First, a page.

Wednesday, February 13, 2008

Oh. My. God.

After spilling my guts in my last post, I ran across this in The Onion today.


We'll welcome the stars with wine and guitars

Last night I re-watched "Be Here To Love Me," the documentary about Townes Van Zandt. What a truly devastating set of circumstances he encountered in his abbreviated life. I feel like a late comer to his music. However, when I first saw this film two years ago, I was immediately taken in by the sturdy yet transient nature of his songs. He reminded me of the delapidated houses I would see in the middle of fields in Idaho and Montana. Though they were no longer inhabitable, the basic strucure and the stark beauty remained with them long after everyone had moved on. I got the sense that he could either roar or fall over. When I heard lines like, At my window/ watching the sun go/ hoping the stars know/ it's time to shine, I understood that I found the songwriter that put in to words what I'd been striving to articulate and never could.

His relationship with alcohol and his partners resonated with me pretty deeply at the time. I first saw this film while housesitting for a freind who was away at sea for three weeks. At the time, Nick, who is now my husband, and I were seperated. This is pretty untrue, really, as we were still living together, playing in a band together, and generally tooling around together ALL the time. There had been some deep, unresolved anger that had caused the "seperation." When I drank, which was often by myself at the time, and it was often red wine, I would be hurled out of my head in to a foggy void of wine and id-driven expectations. My limitations were erased. I could too easily imagine tossing myself, as Townes did, off of a deck four stories up just to feel what it's like. Every night there was a possibility that I would feel like the line from his song, "Rake."

"My body was sharp,
the dark air clean,
and outrage my joyful companion

The other line that rang true was just as possible:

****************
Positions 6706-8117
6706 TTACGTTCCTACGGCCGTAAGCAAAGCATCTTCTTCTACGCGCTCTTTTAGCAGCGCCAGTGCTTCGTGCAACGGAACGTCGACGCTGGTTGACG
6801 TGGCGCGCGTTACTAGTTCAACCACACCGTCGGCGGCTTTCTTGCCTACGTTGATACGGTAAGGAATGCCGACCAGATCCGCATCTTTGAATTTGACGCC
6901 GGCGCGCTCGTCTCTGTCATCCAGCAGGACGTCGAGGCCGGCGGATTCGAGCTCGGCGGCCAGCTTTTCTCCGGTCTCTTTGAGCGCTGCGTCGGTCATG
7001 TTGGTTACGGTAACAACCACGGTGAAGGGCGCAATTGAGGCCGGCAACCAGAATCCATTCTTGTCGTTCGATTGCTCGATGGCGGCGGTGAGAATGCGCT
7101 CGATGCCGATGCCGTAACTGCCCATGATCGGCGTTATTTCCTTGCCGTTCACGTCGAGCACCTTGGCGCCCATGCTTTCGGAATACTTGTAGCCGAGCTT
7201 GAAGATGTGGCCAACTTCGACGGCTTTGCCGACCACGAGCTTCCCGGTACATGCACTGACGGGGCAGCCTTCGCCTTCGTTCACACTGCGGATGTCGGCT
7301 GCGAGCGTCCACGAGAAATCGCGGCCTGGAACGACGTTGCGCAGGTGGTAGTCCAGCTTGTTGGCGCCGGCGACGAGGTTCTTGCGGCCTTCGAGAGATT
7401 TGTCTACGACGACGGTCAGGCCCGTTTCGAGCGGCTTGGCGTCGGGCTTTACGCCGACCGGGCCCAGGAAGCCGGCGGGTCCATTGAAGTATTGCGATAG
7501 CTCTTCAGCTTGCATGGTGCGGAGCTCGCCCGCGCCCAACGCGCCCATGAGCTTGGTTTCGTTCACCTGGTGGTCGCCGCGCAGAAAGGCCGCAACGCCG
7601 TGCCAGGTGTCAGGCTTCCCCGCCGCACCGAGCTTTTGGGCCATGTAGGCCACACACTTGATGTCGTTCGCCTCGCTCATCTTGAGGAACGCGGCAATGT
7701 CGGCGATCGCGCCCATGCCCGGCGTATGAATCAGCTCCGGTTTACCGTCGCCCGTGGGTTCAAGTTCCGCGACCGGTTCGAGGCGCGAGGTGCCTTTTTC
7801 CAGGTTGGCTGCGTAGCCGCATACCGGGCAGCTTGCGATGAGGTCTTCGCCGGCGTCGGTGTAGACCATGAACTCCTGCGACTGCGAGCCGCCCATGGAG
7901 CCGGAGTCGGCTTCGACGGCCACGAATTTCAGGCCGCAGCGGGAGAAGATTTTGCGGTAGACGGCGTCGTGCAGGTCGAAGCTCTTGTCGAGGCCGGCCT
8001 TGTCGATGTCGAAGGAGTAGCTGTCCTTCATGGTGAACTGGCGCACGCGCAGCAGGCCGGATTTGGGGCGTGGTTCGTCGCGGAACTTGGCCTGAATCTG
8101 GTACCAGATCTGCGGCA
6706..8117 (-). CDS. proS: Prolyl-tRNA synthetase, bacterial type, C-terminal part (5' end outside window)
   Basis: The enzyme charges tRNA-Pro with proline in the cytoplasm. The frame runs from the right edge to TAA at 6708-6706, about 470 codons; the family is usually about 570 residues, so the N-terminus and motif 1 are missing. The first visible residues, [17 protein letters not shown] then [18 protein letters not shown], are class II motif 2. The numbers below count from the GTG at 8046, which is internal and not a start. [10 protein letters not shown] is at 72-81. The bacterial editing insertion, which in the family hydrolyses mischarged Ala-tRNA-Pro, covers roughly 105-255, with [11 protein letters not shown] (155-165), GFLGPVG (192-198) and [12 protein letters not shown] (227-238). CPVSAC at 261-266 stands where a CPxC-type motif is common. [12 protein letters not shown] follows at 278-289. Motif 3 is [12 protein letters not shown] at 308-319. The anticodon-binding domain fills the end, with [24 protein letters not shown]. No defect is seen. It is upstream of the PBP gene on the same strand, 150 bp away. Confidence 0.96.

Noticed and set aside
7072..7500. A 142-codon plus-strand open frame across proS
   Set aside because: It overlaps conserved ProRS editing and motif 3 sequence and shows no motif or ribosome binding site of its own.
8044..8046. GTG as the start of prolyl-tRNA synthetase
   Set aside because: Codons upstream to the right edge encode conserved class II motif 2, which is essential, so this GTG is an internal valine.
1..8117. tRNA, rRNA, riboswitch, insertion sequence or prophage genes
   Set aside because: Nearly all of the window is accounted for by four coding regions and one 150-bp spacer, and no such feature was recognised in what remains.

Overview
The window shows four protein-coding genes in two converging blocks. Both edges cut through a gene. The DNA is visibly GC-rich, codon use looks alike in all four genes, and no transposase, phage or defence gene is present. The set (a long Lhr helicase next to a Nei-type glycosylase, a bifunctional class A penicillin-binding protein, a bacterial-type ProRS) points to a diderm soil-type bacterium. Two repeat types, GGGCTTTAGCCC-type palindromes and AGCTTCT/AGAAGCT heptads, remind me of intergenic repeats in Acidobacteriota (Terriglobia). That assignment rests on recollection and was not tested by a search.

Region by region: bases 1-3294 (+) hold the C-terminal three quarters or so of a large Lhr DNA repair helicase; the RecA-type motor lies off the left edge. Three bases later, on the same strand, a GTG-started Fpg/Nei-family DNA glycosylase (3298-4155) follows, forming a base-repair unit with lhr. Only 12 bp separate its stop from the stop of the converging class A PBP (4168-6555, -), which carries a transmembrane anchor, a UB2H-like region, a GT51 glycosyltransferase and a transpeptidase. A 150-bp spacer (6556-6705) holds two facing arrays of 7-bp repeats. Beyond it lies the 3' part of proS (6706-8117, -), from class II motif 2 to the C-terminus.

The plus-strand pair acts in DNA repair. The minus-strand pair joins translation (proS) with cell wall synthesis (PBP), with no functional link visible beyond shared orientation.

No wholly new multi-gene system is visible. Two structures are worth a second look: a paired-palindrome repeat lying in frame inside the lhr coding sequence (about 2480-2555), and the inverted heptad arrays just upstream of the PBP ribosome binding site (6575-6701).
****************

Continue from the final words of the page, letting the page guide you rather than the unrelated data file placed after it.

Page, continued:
"The sun she would come and beat me back down
but every cruel day had its nightfall

The mornings are what I remember as a cautionary tale. To extinguish despair with wine makes explosions that are at once cataclysmic and boring. Noone else can feel (nor should they have to) the fucked-up drama of a well earned hang-over for you. Feeling like you have been bruised from trying to crawl out of your own skin? What was I, fifteen? I said "no thank you" to that.

The warnings everyone gets when their young about time going by so fast are absolutely true. As Issac Brock from Modest Mouse sings in "Heart Cooks Brain," The years go fast and the days go so slow.

It seems like a million years and a lot of kicked cans from who we were then. Watching the film last night helped me understand that the beauty I find in these songs or in the telling of his life don't have to be a reflection of how I'm living. I don't think his songs are sad. As Steve Turner of Mudhoney said in the DVD extras, "he's not sad, he's well rounded." Despite having beers now and again, I know I can keep shit between the lines. And, more than ever, I can relate to these lines:

?If I needed you would you come to me,
Would you come to me, and ease my pain?
If you needed me
I would come to you
I'd swim the seas for to ease your pain

Thanks, Townes.

Monday, February 11, 2008

Checking In

Oof, it's been awhile.

The wedding was amazing. I no longer play with Junkmail.

Thanks to my housemate, I've also had "Junior's Farm," from Wings in my head ALL DAY.

Take a listen: